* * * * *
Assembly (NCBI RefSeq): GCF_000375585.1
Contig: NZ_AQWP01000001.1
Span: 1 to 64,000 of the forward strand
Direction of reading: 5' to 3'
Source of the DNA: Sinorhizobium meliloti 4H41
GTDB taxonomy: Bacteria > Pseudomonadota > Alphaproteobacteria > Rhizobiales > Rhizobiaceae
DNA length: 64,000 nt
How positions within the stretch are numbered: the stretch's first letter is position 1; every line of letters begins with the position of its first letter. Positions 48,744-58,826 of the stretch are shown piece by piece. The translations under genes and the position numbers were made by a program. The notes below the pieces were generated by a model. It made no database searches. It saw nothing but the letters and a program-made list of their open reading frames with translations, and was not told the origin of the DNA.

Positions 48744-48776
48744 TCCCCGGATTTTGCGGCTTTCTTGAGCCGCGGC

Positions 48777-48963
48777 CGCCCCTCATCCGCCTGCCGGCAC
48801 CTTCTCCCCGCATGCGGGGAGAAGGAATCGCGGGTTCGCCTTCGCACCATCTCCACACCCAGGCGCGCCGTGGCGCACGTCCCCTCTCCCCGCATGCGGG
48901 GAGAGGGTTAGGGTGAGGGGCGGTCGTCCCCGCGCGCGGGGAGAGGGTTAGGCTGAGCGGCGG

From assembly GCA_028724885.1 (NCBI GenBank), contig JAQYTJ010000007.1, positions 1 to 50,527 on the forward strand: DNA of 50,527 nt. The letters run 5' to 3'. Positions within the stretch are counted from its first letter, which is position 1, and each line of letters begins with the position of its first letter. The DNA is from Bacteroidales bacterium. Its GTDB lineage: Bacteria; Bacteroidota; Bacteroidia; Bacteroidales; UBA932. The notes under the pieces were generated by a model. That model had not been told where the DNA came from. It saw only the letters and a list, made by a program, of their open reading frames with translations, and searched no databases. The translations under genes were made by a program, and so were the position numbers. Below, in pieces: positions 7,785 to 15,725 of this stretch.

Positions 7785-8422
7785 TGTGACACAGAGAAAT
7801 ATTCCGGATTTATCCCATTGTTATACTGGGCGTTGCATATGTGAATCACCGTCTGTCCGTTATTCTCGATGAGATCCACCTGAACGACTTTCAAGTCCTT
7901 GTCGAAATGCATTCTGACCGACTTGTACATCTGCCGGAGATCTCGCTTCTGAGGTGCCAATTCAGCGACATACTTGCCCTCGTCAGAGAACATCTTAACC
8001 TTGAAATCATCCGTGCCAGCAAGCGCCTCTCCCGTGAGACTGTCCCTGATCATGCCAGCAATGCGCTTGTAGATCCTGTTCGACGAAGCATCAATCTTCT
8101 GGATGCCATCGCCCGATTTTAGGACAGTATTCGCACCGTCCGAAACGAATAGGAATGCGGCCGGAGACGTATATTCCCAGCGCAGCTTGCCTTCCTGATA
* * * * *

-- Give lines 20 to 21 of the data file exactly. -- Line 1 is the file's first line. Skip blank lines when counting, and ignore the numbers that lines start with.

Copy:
8001 TTGAAATCATCCGTGCCAGCAAGCGCCTCTCCCGTGAGACTGTCCCTGATCATGCCAGCAATGCGCTTGTAGATCCTGTTCGACGAAGCATCAATCTTCT
8101 GGATGCCATCGCCCGATTTTAGGACAGTATTCGCACCGTCCGAAACGAATAGGAATGCGGCCGGAGACGTATATTCCCAGCGCAGCTTGCCTTCCTGATA